Flying Drone Can Crack Wi-Fi Networks, Snoop On Cell Phones
How do one ex-Air Force official and one former airplane hobby shop owner, both of whom happen to have decades of experience as network security contractors for the military, spend their weekends? Building a flying, unmanned, automated password-cracking, Wi-Fi-sniffing, cell-phone eavesdropping spy drone, of course.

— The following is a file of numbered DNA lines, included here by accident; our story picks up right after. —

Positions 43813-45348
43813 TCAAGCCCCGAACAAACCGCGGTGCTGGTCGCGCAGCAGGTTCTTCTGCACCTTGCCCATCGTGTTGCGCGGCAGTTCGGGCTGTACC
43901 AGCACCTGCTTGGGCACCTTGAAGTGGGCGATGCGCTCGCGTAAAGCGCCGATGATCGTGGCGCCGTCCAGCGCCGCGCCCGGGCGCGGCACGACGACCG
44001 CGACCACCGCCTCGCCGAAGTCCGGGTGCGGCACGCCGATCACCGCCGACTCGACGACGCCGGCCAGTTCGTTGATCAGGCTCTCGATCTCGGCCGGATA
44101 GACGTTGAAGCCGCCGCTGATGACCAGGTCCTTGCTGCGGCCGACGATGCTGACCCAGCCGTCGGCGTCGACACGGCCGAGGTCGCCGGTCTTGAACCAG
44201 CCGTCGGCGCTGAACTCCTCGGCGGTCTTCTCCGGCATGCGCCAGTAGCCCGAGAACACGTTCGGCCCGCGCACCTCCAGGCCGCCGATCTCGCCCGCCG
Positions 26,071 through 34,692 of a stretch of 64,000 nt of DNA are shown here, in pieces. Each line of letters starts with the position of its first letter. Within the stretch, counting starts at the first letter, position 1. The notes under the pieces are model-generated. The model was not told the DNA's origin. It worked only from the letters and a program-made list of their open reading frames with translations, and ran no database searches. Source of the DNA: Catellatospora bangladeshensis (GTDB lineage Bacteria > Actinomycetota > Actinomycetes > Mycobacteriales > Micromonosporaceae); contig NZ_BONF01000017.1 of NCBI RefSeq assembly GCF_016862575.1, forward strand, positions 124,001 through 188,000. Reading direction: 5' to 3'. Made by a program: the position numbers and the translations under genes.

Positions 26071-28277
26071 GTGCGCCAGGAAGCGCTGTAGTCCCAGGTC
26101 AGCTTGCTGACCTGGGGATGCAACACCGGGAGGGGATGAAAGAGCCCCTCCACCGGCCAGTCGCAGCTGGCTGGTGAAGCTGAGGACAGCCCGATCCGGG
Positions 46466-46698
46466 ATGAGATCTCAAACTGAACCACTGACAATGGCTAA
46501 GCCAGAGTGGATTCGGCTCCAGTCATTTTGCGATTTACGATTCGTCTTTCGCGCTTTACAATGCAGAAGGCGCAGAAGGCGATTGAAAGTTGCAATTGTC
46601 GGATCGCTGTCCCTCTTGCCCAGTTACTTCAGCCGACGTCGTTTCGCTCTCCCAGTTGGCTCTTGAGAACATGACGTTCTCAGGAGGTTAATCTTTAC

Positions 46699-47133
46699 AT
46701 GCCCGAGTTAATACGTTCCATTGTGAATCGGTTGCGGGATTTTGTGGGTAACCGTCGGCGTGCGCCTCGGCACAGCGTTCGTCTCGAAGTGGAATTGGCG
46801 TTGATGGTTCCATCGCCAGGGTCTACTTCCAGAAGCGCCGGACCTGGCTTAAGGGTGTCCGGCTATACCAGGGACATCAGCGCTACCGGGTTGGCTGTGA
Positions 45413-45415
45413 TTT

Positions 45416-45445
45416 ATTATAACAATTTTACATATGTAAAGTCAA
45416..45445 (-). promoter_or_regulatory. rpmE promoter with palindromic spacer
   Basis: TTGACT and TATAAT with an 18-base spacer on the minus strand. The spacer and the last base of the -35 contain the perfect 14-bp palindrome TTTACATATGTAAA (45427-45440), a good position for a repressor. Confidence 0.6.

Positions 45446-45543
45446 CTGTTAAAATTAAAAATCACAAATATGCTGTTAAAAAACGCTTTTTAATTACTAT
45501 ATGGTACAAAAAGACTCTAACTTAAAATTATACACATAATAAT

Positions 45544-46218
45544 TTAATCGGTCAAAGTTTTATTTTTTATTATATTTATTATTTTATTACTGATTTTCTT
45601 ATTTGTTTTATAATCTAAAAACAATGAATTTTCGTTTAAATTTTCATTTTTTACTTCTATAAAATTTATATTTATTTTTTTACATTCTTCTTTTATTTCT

At the Black Hat and Defcon security conferences in Las Vegas next week, Mike Tassey and Richard Perkins plan to show the crowd of hackers a year’s worth of progress on their Wireless Aerial Surveillace Platform, or WASP, the second year Tassey and Perkins have displayed the 14-pound, six-foot long, six-foot wingspan unmanned aerial vehicle. The WASP, built from a retired Army target drone converted from a gasoline engine to electric batteries, is equipped with an HD camera, a cigarette-pack sized on-board Linux computer packed with network-hacking tools including the BackTrack testing toolset and a custom-built 340 million word dictionary for brute-force guessing of passwords, and eleven antennae.